After making the big decision to try for a baby, not being able to conceive can be a very emotional experience. Finding out that you need fertility treatment may amplify these feelings, with the stress of how you’ll pay for treatment adding even more pressure.
The cost of fertility services can vary widely, depending on your clinic and the medications used in your treatment cycle. On average, one cycle can cost:
Although these numbers can be daunting, there’s good news: There are many ways to help make treatment more financially accessible, including insurance coverage, savings programs, and financing options.
You may have heard that insurance doesn’t usually cover infertility treatments, but that’s beginning to change. Many companies are starting to recognize the importance of fertility assistance and choosing plans that include treatment benefits. Where you live can also impact coverage—19 US states currently have certain insurance requirements in place for some infertility treatments*:
- New Hampshire
- New Jersey
- New York
- Rhode Island
- West Virginia
*Coverage may vary by state. Please check with your insurance provider for details.
If your employer’s health plan doesn’t cover fertility treatments, you can talk to them about making a change. Read more about the Coverage at Work Initiative at resolve.org.
Know your plan
If you live in a state with infertility coverage laws, it’s still important to verify the type of plan your employer has. In some cases, your plan may not provide coverage. For example, some factors that may impact coverage include:
- The policy was written and/or resides in your state
Some out-of-state plans may not provide infertility treatment benefits
- You have a fully insured or self-insured plan
Some self-insured plans may be exempt from state laws
- Your company has enough employees to be required to provide coverage
Some states may allow exemptions for smaller companies
Assess your coverage
Once you’ve verified that coverage exists, your insurance provider can help you understand your plan’s benefits and limitations, referral requirements, and whether preauthorization is necessary. It’s also important to confirm drug coverage for infertility medications.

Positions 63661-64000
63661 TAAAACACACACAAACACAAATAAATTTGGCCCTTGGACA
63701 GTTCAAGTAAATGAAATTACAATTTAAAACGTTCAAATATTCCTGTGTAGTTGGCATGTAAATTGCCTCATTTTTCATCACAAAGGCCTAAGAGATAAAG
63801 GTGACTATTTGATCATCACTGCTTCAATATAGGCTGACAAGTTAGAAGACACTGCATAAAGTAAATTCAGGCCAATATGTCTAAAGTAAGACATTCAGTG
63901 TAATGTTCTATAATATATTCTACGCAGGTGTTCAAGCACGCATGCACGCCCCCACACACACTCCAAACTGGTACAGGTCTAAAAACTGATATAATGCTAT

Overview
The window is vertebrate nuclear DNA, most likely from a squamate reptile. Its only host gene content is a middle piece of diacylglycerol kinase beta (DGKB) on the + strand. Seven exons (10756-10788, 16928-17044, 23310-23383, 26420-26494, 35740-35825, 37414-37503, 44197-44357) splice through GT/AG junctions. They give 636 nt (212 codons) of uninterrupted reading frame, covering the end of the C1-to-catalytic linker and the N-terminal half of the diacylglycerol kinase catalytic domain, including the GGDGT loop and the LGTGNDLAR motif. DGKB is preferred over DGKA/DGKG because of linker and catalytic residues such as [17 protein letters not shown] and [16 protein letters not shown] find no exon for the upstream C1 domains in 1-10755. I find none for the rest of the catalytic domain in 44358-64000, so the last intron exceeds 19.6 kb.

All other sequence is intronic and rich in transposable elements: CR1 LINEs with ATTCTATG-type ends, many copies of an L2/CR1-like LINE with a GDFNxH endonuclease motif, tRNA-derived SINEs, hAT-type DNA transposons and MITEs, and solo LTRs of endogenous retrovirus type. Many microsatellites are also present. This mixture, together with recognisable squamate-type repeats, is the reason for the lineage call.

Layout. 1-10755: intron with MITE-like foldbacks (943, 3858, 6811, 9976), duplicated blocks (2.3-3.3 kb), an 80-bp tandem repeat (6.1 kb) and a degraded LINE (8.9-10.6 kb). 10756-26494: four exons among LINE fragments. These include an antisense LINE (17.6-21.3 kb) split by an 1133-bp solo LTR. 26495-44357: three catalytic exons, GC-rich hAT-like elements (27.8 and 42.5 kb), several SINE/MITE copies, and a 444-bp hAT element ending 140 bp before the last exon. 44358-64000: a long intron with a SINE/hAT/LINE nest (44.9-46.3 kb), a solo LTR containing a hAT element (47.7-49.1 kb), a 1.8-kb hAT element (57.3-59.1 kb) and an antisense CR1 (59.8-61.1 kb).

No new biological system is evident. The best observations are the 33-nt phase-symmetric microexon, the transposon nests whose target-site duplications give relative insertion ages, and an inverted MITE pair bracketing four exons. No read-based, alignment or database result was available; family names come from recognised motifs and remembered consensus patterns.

Submitting a predetermination of benefit letter to your insurance company before treatment can give you a better idea of the costs you’ll be responsible for.
If you have questions about insurance coverage for fertility treatment, assistance is available. Call 1-866-LETS-TRY for support.
Medication savings programs
Some fertility drug manufacturers offer savings programs to help make treatment more affordable. Many people can benefit, including:
- Military personnel and their spouses
- Patients with no insurance coverage
Your fertility clinic can answer questions about the types of drugs they’ll prescribe for treatment. Program information can usually be found on the drug manufacturer’s website.
If you’re eligible for medication savings, you may only be able to have prescriptions filled at certain pharmacies. Because the same medication can vary in price dramatically, it’s important to verify participating pharmacies before having medication filled.
Clinic payment plans
Treatment clinics understand the financial hardships you are facing. Many offer affordable payment plans, have relationships with financing companies, and offer medication discounts.
Some clinics offer package pricing. These allow you to pay a discounted price upfront for a certain number of treatment cycles. You usually won’t receive money back if you’re successful on your first try, but some programs will offer a refund if you reach the end of your package without success.